When I first started to pursue a career in music, I set out on a path to try to become the best at everything. Then I realized that day that I needed to figure out what I was best at and to try to become one of THE best at THAT.
A song containing a few as one or two chords can be just as well-crafted as a far more intricate composition. Of course, the world is full of guitarists who play a D-to-G strum pattern ad infinitum, rhyme “fire” with “desire” and declare that they’ve written a song. You goal as a songwriter is to not be that person.
While Don McLean was recording “American Pie,” the eight-minute-plus song that brought him stardom in late 1971, his label, Media Arts Records, went under. Understandably, the situation put a damper on any great expectations McLean had for the song. “I wasn’t thinking of releasing or editing it,” he says today. “My expectations were that I would be looking for a record company.”
People often ask me to define the biggest mistake I see songwriters making as they chase that first cut. If I had to pick one BIG one, I would say that it is using out-dated language. Anyone who is over 30 years old has to continually be aware of the "slang" that they are using in their song. Using the wrong words can INSTANTLY get your song thrown out and get you labeled as an out-dated and out of touch writer.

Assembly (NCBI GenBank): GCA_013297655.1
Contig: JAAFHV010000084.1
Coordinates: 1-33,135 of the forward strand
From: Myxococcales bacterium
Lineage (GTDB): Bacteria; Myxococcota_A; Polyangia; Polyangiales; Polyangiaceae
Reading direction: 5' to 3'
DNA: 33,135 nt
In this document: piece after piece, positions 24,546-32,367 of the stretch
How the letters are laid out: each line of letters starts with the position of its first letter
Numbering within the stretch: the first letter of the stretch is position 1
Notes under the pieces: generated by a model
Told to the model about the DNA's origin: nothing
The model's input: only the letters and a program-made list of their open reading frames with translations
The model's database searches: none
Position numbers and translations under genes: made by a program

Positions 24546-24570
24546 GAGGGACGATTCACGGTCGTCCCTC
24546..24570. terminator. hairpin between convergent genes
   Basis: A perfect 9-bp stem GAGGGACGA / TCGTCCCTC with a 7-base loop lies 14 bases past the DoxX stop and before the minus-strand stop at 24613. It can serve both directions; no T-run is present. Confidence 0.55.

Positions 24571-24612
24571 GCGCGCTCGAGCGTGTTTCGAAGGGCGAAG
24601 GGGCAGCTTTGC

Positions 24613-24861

Clay and I continually running into people throughout SongTown territories that have "write-up-itis." We can spot the affliction immediately, because we have both battled this dreadful and potentially fatal disease in the past.
As songwriters, we think of tempo as the most basic of basics. Tempo, or the speed at which we perform a song, is sort of the quiet engine, the driving force behind all our tunes; yet, because we consider it so "Songwriting 101," tempo can sometimes become songcraft’s sadly neglected middle child.
We all get ‘em. Those moments when inspiration doesn’t seem to come around. What do you do? Pound your head agains the wall? Maybe. How about a better strategy? Here hit songwriter Clay Mills shares his tips for bumping yourself out of that rut. Check ‘em out!